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Samuel Danford Farm, Church and Cemetery
Samuel Danford Farm.jpg
Front of the Danford House
Nearest city Summerfield, Ohio
Area 7.5 acres (3.0 ha)
Built 1833
Architectural style Greek Revival
NRHP reference No. 80003204
Added to NRHP March 27, 1980

The Samuel Danford Farm is a historic complex of buildings in northeastern Noble County, Ohio, United States. Located near the village of Summerfield, the complex comprises six buildings and one other site in an area of approximately 7.5 acres (3.0 ha).

Samuel Danford first settled at the present farm site in 1817 and quickly built a log cabin. Here he lived for sixteen years before building the present house; constructed of brick on a stone foundation and topped with a slate roof, it features a simple exterior and a simple interior. The floor plan has been modified by the construction of a frame addition to the rear, but no obvious changes have been made to the facade.

Mrs. Danford was an active member of the Methodist Episcopal Church, and local Methodists began to meet for worship at the Danford farm as early as 1818. Known as the Glady Methodist Church, the members decided to construct a church building in 1869 on the Danford property. By this time, Samuel had been dead for more than twenty-five years, but his widow lived to see the completion of the church building; it was occupied until the church dissolved in 1905. Located near the church, and also on the original Danford farm, is the church's cemetery: known as the "Glady Cemetery," it is the burial place of Samuel Danford, of his family, and of many other early Noble County pioneers.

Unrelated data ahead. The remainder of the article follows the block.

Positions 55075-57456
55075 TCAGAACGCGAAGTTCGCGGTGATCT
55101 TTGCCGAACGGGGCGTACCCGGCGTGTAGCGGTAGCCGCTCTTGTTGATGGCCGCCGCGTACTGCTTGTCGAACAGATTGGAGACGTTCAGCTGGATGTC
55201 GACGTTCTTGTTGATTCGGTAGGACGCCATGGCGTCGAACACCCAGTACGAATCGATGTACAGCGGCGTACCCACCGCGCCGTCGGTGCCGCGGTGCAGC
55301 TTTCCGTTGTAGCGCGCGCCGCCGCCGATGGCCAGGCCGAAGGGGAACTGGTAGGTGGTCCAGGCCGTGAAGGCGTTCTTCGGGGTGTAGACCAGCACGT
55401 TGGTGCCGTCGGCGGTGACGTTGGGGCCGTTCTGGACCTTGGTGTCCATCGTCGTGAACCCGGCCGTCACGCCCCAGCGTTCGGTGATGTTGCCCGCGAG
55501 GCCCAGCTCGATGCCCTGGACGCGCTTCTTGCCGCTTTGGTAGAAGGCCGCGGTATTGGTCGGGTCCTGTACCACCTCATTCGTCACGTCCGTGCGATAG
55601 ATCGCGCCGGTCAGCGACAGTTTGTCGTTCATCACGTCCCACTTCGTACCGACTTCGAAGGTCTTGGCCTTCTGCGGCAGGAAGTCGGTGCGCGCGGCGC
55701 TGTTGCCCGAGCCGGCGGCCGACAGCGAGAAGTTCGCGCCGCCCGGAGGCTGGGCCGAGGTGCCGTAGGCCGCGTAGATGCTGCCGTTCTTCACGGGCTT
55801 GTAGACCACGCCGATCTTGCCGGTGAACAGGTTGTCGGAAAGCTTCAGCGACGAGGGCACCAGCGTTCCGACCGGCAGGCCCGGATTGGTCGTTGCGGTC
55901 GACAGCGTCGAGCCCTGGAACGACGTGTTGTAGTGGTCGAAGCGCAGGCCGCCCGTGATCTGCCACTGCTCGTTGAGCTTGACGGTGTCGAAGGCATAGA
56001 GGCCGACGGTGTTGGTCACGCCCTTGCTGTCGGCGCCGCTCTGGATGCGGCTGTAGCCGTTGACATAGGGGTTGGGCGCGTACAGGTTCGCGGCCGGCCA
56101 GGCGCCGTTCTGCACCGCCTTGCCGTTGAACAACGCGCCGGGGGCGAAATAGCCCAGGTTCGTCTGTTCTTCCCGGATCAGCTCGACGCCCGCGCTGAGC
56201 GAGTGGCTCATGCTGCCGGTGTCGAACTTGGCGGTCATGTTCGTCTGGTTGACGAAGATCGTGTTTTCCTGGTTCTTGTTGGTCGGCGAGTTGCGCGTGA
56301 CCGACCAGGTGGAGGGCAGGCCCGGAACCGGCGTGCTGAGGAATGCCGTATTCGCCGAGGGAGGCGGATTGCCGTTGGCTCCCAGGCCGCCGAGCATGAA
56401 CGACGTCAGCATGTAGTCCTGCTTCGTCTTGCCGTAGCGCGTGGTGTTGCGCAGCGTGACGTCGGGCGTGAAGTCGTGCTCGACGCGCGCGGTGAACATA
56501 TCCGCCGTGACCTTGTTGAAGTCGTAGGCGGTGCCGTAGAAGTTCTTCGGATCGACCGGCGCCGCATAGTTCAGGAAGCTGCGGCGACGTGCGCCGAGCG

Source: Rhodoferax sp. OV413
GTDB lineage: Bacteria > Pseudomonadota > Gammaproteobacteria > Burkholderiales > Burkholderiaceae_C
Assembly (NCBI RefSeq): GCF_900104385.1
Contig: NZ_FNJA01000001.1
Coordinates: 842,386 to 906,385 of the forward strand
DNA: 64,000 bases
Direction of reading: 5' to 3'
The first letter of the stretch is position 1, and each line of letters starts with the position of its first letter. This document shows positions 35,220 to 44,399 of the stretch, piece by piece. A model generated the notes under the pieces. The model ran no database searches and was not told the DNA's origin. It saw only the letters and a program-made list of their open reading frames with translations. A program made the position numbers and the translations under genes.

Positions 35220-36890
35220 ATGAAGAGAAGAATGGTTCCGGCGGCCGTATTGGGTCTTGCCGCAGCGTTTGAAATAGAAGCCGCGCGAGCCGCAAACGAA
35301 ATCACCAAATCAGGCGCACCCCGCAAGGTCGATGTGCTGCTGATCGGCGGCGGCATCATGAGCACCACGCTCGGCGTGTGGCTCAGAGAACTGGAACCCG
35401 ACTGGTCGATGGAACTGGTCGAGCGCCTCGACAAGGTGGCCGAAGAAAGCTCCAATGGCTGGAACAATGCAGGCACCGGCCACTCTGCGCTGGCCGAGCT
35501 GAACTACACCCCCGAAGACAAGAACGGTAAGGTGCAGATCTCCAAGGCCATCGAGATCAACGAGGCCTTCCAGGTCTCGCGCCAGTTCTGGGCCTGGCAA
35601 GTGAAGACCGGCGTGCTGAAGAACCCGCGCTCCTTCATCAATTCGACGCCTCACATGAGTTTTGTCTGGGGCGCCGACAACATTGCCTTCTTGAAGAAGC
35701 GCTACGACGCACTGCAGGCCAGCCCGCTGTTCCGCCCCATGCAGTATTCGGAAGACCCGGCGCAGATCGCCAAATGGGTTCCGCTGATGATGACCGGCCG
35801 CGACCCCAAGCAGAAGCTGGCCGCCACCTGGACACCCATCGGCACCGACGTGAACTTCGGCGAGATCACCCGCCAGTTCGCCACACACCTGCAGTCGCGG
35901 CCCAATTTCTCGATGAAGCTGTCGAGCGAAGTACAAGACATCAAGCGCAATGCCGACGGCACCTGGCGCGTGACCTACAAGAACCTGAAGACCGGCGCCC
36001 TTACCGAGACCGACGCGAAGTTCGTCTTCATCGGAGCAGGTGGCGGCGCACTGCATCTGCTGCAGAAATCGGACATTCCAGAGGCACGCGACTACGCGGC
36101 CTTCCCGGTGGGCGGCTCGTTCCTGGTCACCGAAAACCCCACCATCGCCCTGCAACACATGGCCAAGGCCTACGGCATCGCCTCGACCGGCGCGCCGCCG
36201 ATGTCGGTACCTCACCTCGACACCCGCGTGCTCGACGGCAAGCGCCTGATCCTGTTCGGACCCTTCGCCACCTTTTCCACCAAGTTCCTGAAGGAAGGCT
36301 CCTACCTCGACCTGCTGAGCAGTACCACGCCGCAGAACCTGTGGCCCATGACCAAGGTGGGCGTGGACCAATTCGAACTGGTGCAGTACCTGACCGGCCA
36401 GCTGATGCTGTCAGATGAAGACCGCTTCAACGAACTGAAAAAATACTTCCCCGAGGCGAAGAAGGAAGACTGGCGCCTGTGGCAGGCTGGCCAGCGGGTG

In early 1980, the Danford farm property, including the former church and cemetery, was listed on the National Register of Historic Places. The farm qualified for inclusion on the Register in two separate ways: its architecture was deemed to be historically significant, and it played an important place in the exploration, settlement, and later history of its locality. Such a designation is unusual: the National Park Service requires that both cemeteries and religious properties pass stricter criteria for inclusion on the Register than other types of historic properties.

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